Cruise Ship Passengers
Ocean cruises are one of the most popular vacation choices for Americans. They are also one of the most profitable businesses in the world. Each year, thousands of individuals choose to visit Alaska, the Pacific Coast, the Hawaiian Islands, the Caribbean, South America, and the Mediterranean with their families. However, when these cruise ships navigate on ocean waters, they can be susceptible to harsh weather conditions and a hazardous traveling environment.
While embarking on a cruise can be fun, it can also be dangerous since it involves some risks. Several types of accidents can occur when an individual is on a cruise ship. Some of these accidents include slip and falls, trip and falls, back injuries, neck injuries, and fractured bones.
Without the assistance of a skilled maritime injury lawyer, passengers’ rights can be easily overlooked. Filing for a maritime injury claim can be complex, but that’s when the knowledge of an experienced cruise ship accident attorney steps in. If a passenger was seriously injured aboard a cruise ship, they may be entitled to compensation.
Pursuant to 46 U.S.C. § 30508, a passenger has less than 6 months after the date of injury or death to provide written notice of a claim, and has less than 1 year after the date of injury or death to file a lawsuit. It is therefore imperative that an injured passenger or a family member of a passenger killed at sea act as quickly as possible to consult with an experienced maritime lawyer. BoatLaw, LLP has a proven track record of holding the cruise lines responsible for passenger injuries. Call us today at 1 (800) 262-8529.
Cruise Ship Passengers Injury Attorneys for Oregon, Washington, Alaska, New York, Connecticut and California
If you were injured as a cruise ship passenger due to another’s negligence, you have a right to pursue maximum compensation to recover from your losses. Our experienced maritime injury attorneys at BoatLaw, LLP have represented injured cruise ship passengers collectively for over forty years. The legal team at BoatLaw, LLP has a depth of experience in maritime and admiralty law and a track record of success.
We represent clients in Oregon, New York, Washington, Alaska, Connecticut, and California. For a free consultation on what BoatLaw, LLP can do for your maritime passenger injury case, contact us. We offer free initial consultations so give us a call today at 1 (800) 262-8529.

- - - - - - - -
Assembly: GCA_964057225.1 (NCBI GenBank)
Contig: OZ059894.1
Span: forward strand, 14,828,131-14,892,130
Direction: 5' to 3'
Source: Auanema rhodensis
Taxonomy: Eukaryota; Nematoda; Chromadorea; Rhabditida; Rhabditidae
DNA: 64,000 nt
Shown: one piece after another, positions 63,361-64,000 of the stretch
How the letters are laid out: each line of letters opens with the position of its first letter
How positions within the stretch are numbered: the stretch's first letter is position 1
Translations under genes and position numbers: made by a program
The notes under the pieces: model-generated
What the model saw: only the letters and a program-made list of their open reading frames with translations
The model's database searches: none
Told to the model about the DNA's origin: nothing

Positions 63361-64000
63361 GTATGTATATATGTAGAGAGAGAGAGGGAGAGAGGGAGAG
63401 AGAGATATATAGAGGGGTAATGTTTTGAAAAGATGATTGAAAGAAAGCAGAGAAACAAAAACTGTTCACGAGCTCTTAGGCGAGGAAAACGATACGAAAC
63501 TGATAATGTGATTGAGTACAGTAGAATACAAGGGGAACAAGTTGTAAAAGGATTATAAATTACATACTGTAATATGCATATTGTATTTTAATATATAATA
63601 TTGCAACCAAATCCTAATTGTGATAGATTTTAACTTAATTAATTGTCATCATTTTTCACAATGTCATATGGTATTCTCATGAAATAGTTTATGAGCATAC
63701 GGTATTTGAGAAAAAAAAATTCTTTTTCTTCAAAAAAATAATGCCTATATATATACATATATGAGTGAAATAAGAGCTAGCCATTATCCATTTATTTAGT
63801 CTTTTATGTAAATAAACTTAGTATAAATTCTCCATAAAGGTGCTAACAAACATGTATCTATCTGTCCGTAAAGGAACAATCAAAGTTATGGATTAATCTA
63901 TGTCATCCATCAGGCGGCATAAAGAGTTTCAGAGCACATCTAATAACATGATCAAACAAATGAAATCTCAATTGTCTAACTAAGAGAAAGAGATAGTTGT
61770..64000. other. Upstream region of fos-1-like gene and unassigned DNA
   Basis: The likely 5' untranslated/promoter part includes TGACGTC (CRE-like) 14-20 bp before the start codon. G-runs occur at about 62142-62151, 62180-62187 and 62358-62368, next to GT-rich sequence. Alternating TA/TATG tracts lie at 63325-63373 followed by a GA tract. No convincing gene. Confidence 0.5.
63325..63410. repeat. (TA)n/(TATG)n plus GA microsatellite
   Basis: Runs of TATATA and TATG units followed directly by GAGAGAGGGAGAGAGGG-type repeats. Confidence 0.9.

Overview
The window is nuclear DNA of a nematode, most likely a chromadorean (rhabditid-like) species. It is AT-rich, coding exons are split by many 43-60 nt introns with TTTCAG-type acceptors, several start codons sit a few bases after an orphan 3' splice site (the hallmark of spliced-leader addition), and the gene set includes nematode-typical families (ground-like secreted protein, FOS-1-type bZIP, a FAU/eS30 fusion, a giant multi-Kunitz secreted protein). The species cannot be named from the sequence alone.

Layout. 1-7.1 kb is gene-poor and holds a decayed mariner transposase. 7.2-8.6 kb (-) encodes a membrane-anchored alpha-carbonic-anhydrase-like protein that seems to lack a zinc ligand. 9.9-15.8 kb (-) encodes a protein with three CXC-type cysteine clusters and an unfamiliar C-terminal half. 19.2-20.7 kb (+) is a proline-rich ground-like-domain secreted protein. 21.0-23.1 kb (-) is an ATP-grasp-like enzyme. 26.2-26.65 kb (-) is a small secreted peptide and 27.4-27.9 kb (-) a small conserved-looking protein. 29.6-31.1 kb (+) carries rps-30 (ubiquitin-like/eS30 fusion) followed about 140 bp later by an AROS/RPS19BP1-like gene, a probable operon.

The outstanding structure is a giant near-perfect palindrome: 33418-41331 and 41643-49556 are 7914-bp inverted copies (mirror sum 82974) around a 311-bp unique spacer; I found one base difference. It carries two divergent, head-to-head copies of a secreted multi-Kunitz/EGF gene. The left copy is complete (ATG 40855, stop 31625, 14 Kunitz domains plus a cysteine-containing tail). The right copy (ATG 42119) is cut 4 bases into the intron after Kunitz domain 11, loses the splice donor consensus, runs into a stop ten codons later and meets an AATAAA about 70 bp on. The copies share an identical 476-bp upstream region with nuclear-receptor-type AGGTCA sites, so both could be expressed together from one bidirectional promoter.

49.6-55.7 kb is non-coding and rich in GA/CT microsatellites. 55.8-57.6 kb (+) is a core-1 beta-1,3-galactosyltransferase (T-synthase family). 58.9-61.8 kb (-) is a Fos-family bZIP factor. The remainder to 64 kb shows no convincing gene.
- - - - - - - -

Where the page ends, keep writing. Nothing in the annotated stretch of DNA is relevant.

- Common Cruise Injuries
- Boating Under the Influence (BUI)
- Recoverable Damages for Cruise Ship Passengers
- Additional Resources for Cruise Ship Passengers
Common Cruise Injuries
Vacationers on a cruise are expected to have fun on a ship, but they should remember that cruising isn’t free of risks. Accidents happen on cruise ships all the time and in some instances, they can result in serious injuries.
These are the most common type of injuries that occur on a cruise ship:
- Slip and fall
- Trip and fall
- Neck and back injuries
- Knee and ankle injuries
- Broken body parts
Filing a claim or lawsuit to recover from these injuries can be stressful. There are several circumstances to acknowledge. For example, the damages an individual may recover as a cruise ship passenger depend on the severity of their injuries, the cause, and which state and federal boating and maritime laws apply to their case. That’s why it’s important to obtain the legal guidance of an experienced maritime injury lawyer. Contact BoatLaw, LLP to receive guidance on a cruise ship injury claim.
Boating Under the Influence (BUI)
Boating under the influence (BUI) is considered an illegal offense. According to the US Coast Guard (USCG)’s recreational boating statistics from 2019, alcohol use ranked as the leading known contributing factor in fatal boating accidents. In states like California, Oregon, California, Connecticut and Alaska, an individual may be convicted of boating under the influence (BUI) if their ability to operate is impaired by alcohol or drugs.